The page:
Hikes to national insurance funds a level of public services we can’t afford

The government’s plan to increase National Insurance has sparked the predictable furore.  The pressures to raise taxes to pay for the level of public services the electorate have come to expect is hardly new.  The welfare state was created immediately after the Second World War. For a time, the financial demands were held in check. […]

Burnley and Asda are unlikely warnings of debt-driven troubles

It has been a week of mixed messages. Not just on the release from lockdown, but on the economy. The Bank of England indicated that banks have been given six months to prepare for negative interest rates. The Monetary Policy Committee was quick to clarify that this did not mean that they would necessarily cut […]

In the case of sugar, the nanny state really does know best

Boris Johnson created a furore last week by announcing that he was considering getting rid of the so-called sugar tax. Was he right to question the levy, or does it serve a purpose? Introduced in April 2018, manufacturers now have to pay more tax if their drinks contain a high amount of sugar. The producers […]

Emojis are a better metric for wellbeing than traditional data methods

HMRC’s programme to make tax digital continues to roll out. Anyone with a small business will know about the imminent deadline of 1 April, when VAT returns become digital. Quick to seize an opportunity, several companies have developed software to ease the task. The digitisation of tax raises the wider issue of whether technology will […]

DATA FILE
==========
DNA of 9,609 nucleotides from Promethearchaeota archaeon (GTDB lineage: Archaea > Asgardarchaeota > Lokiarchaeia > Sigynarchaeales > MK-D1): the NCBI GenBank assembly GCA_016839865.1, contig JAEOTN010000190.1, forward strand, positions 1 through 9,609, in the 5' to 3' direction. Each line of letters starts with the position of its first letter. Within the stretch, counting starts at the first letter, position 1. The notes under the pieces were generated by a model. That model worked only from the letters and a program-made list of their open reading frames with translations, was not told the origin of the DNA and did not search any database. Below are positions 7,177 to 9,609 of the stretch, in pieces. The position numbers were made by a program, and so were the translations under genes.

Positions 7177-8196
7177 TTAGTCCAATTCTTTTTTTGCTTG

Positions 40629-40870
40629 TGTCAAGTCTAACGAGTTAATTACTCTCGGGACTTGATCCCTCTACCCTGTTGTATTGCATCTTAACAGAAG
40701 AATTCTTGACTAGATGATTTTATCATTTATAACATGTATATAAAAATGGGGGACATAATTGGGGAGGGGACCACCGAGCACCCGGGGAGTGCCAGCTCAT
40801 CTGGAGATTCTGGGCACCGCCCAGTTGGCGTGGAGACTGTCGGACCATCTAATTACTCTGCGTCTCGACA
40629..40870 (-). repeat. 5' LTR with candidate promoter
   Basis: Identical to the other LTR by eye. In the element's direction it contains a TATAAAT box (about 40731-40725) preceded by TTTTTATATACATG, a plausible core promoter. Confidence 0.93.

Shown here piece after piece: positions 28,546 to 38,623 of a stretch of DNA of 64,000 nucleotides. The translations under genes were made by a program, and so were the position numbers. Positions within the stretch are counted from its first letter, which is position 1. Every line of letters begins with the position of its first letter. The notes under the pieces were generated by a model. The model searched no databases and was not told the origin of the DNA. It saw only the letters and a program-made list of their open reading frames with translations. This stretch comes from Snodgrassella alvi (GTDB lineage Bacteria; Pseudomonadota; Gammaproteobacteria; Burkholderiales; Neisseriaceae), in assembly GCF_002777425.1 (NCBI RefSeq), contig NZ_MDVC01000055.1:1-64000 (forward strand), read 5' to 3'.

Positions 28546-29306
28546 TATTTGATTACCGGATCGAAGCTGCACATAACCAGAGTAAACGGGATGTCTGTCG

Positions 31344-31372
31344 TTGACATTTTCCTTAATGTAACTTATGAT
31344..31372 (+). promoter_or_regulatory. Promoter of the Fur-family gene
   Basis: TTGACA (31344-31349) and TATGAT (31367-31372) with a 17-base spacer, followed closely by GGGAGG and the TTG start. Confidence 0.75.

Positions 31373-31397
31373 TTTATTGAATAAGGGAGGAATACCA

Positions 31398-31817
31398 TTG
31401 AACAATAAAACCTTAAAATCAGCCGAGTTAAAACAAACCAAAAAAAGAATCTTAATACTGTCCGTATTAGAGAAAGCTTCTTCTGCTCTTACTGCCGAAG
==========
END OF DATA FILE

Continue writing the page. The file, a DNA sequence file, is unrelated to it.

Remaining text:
The misguided sugar tax is an ineffectual way to price the externalities of obesity

One of George Osborne’s last acts as chancellor in 2016 was to announce the so-called sugar tax. This came into force last week, in line with the original timetable. Drinks manufacturers are taxed according to the volume of sugar-sweetened beverages they produce or import. The tax increases with the sugar content. The aim is to […]

Less austerity will always mean more tax

Austerity

There is a great deal of discussion, following the election, of relaxing or even abandoning austerity. There is an equal amount of confusion about this, because the same word is being used to describe two quite separate concepts. The consequences of the government changing its policy on austerity are dramatically different, depending on which one […]

The UK could teach the Eurozone a thing or two about successful monetary unions

Euro sign

The Office for National Statistics (ONS) published last week some figures which show how a successful monetary union works in practice. It is not obvious at first sight, from the dry heading: “regional public sector finances”. The ONS collects information on the amounts of public spending and money raised in taxes across the regions of […]